Republican troops scaling the wall of the Forbidden City.
Monarchist supporters and spectators gather at the Temple of Heaven in Beijing during Zhang Xun's attempted restoration of the Qing dynasty.

On the morning of July 1, 1917, the royalist general Zhang Xun took advantage of the unrest and entered the capital, proclaiming the restoration of Puyi as Emperor of China at 4 am with a small entourage and reviving the Qing monarchy which had been abolished on February 12, 1912. The capital police soon submitted to the new government.[11][12] General Xu later published an edict of restoration that falsified the approval of the president of the republic, Li Yuanhong.[13] He was also supported by several other officials, including Beiyang General Jiang Chaozong,[14] former Qing war minister Wang Shizhen,[15][16] civil affairs minister Zhu Jiabao,[16] and diplomat Xie Jieshi.[17]

Over the next 48 hours, edicts were proclaimed in an attempt to bolster the restoration, to the astonishment of the general public. On July 3, Li fled the presidential palace with two of his aides and took refuge in the embassy district, first in the French legation and later in the Japanese embassy.[18]

Before taking refuge in the Japanese embassy, Li had taken certain measures, including leaving the presidential seal in the Presidential Palace, appointing Vice President Feng Guozhang as Acting President, and restoring Duan Qirui as Premier, in an attempt to enlist them in the defense of the republic.[18]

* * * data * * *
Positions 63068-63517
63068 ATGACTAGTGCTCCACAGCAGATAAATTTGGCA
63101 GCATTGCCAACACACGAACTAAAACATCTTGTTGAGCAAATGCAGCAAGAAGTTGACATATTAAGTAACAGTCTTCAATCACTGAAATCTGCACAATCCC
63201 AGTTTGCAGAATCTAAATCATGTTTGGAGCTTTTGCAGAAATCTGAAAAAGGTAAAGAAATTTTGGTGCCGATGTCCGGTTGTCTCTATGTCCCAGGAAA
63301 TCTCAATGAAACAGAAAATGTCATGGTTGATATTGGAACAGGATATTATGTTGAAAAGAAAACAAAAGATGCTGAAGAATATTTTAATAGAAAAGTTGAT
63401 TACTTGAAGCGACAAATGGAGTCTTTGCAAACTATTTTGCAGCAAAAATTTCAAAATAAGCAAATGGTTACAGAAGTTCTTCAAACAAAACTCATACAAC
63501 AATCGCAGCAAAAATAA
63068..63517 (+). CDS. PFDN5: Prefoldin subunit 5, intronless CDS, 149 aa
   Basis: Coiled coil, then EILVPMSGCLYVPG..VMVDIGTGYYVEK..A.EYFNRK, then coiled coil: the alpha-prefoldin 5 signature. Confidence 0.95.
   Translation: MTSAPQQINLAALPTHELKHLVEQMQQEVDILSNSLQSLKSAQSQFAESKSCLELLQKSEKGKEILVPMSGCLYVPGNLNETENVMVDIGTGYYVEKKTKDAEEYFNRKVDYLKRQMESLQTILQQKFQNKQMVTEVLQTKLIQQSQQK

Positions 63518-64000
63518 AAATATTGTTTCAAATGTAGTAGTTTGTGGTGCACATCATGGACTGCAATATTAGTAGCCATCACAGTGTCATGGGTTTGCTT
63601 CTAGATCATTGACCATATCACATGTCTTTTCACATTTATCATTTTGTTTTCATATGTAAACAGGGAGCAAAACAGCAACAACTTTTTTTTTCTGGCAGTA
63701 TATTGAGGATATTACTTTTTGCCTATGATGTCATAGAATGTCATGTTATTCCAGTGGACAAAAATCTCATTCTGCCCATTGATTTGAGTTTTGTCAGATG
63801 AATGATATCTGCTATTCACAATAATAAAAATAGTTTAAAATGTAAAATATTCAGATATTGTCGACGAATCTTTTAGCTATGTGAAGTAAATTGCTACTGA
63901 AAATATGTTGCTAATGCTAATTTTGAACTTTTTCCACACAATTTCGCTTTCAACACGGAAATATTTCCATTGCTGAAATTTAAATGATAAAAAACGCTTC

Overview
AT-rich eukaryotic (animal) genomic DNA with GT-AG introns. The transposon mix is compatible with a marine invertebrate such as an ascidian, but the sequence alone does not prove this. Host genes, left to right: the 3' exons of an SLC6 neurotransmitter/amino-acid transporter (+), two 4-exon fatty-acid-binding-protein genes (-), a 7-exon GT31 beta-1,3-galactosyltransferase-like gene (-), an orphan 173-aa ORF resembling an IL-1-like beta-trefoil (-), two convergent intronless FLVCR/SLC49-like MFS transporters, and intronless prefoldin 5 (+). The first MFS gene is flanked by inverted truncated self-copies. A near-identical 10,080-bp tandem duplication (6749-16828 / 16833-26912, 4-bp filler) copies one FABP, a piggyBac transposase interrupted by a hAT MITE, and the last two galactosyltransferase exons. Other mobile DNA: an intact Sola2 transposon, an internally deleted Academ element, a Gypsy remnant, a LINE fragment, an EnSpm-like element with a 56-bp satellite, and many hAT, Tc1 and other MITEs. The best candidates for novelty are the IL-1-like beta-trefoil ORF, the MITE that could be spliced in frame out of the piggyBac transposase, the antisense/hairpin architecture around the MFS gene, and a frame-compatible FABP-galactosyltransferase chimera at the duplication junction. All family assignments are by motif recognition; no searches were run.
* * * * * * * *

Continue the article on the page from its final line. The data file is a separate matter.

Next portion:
Duan immediately took command of the republican troops stationed in nearby Tianjin.[19] On July 5, 1917, his troops seized the Beijing–Tianjin railway 40 kilometers from the capital.[20] On the same day, General Zhang left the capital to meet the republicans, his forces further bolstered by Manchu reinforcements.[20] Zhang was faced with overwhelming odds; almost all of the Northern Army was opposed to him and he was forced to withdraw after republican troops seized control of the two main railway lines to the capital.[20] Duan Qirui ordered an aerial bombardment of the Forbidden City compound, and a Caudron Type D aircraft, piloted by Pan Shizhong (潘世忠) with bombardier Du Yuyuan (杜裕源) was dispatched from Nanyuan Airbase to drop three bombs over the Forbidden City, causing the death of a eunuch, but otherwise causing minor damage; other sources state that the Caudron aircraft was piloted by the principal of the Nanyuan Aviation School, Qin Guoyong (秦國鏞). This was the first recorded instance of aerial bombardment deployed by the early-republican era Chinese Air Force.

On the ninth day of the Restoration, General Zhang resigned from his appointed positions, retaining only the command of his troops in the capital, which were surrounded by republican forces.[21] The restored imperial court prepared an edict of abdication for Puyi, but fearful of Zhang's royalist forces, did not dare proclaim it.[21] The imperial court began secret negotiations with republican forces to prevent an assault on the city, even asking the foreign legations to mediate between the parties.[21] The uncertainty over the imperial court's own fate and that of General Zhang caused negotiations to fall apart. The republican generals announced a general assault on the positions of the monarchists on the morning of July 12.[22]